Demand for Semiconductors Falls Again

Times Staff Writer

Worldwide orders for semiconductors declined in July for the third consecutive month, a trade group reported Monday, blunting hopes for a solid recovery in the loss-plagued industry.

The Semiconductor Industry Assn. said its book-to-bill index, a measure of orders to shipments, fell to 0.97 in July. That means that manufacturers received bookings, or new orders, worth $97 for every $100 worth of goods that they shipped, or billed, during the month.

It was the first time this year that the index had fallen below 1.00, the level at which orders keep pace with shipments, and analysts said it was clear evidence that the industry's "recovery" was illusive.

"Everyone is now acknowledging that the recovery was an artifact, that it was not true," said Drew Peck, an analyst who follows semiconductor stocks for the Gartner Group in Stamford, Conn.

Peck said that in May, when the index fell back after eight months of gradual rises, industry analysts realized that "the recovery had stalled. My opinion is that it never was."

He said that distributors had been ordering great quantities of semiconductors, also called integrated circuits and computer chips, in the belief that there would be increased demand from the computer makers. That demand has failed to materialize, however, and distributors now are working off inventories.

The SIA, while continuing to believe in the industry's recovery, acknowledged the continued softness in demand.

SIA President Andrew A. Procassini blamed the July figures on summer doldrums and said in a statement: "Our industry's recovery continues to require an increase in demand for products that use semiconductors, particularly from our most important customer base--computers and office equipment."

The SIA said it is unwilling to predict the effect on the index of the recently signed U.S.-Japan semiconductor trade pact. That agreement calls for Japanese manufacturers to stop selling chips here at less that fair market value and for Japanese chip buyers to purchase more products from U.S. companies. It is widely believed that prices for some of the most-used chips will increase once the pricing provisions of the pact are implemented, and indeed, some customers already have experienced steep rises in prices of Japanese-made chips.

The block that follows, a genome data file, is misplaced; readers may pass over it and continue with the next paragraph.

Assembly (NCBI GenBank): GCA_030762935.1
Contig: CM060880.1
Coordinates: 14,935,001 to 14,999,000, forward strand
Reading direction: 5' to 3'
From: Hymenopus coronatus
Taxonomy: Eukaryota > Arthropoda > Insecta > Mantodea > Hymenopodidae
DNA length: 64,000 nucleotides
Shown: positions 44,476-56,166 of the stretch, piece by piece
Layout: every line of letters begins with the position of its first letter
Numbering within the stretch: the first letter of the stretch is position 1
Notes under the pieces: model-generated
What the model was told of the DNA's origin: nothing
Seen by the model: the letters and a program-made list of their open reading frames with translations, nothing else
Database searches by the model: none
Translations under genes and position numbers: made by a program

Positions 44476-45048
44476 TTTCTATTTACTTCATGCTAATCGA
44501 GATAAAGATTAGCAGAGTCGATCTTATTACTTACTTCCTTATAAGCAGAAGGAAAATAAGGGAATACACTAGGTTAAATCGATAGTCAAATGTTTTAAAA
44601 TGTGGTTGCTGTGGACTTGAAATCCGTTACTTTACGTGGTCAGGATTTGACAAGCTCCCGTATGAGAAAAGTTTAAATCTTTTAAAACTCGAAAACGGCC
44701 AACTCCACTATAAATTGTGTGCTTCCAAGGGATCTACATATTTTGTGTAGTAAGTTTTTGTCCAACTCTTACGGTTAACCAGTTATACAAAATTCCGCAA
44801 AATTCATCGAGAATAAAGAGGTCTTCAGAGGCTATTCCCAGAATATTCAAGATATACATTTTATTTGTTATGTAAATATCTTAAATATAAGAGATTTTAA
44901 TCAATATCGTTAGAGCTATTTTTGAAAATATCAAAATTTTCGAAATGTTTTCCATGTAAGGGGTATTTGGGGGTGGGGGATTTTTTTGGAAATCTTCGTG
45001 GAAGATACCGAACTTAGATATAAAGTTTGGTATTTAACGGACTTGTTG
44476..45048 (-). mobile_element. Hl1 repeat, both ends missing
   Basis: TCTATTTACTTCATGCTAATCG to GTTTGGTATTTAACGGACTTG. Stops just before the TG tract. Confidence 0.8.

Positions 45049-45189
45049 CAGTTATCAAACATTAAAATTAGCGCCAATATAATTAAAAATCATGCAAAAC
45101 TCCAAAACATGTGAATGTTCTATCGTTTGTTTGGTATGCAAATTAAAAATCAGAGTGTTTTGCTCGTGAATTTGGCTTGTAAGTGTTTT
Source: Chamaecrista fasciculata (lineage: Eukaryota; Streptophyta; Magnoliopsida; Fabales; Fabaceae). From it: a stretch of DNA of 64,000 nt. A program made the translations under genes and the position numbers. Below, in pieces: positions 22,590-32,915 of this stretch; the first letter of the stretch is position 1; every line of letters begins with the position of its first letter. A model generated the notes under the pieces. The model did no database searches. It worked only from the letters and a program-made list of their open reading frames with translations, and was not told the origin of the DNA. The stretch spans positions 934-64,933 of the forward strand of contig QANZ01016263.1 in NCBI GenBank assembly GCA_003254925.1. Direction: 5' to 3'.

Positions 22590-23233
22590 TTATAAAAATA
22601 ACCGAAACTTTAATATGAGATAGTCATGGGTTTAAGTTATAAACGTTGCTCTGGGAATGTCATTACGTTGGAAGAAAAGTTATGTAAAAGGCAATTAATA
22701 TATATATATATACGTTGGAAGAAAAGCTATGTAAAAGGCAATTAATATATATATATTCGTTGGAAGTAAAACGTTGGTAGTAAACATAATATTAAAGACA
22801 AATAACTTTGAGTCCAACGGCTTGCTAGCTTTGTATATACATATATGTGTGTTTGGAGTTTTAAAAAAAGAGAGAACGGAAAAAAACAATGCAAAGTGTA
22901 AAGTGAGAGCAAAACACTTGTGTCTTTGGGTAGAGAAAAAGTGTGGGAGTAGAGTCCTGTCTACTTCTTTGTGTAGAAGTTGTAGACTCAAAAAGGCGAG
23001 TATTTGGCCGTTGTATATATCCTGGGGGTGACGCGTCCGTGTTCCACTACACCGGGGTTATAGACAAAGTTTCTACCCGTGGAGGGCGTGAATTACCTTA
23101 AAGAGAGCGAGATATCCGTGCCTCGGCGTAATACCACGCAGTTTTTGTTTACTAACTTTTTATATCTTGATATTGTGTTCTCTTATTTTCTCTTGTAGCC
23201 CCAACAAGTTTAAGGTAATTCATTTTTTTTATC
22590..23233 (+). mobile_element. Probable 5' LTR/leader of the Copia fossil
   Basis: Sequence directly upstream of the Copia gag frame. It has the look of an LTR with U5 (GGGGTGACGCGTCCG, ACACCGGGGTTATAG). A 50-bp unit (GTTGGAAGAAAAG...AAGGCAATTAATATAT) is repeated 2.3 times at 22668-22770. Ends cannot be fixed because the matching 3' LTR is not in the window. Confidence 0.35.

Analysts believe that the pact will boost the SIA's book-to-bill index next month, but they said that, too, will be an artificial increase reflecting temporary price increases for Japanese imports.

Provisions of the trade pact, however, make it likely that those price hikes will be moderated after October.

Gartner Group's Peck said that "some wild stuff is going to go on the next couple of months" as the industry, its customers and investors try to sort out the implications of the trade pact. Some companies, such as Intel, that have had deep losses during the semiconductor industry slump could return to profitability in the near future on the basis of the higher chip prices.

How long such feats could be sustained is the more difficult issue, said Peck.

In its report, the SIA said average monthly bookings for the three-month period ended in July were $696.2 million, 11.4% below the orders in June and 14.7% below the most recent high point of $816.2 million set in April. July billings of $658.4 million were a 14% drop from June.

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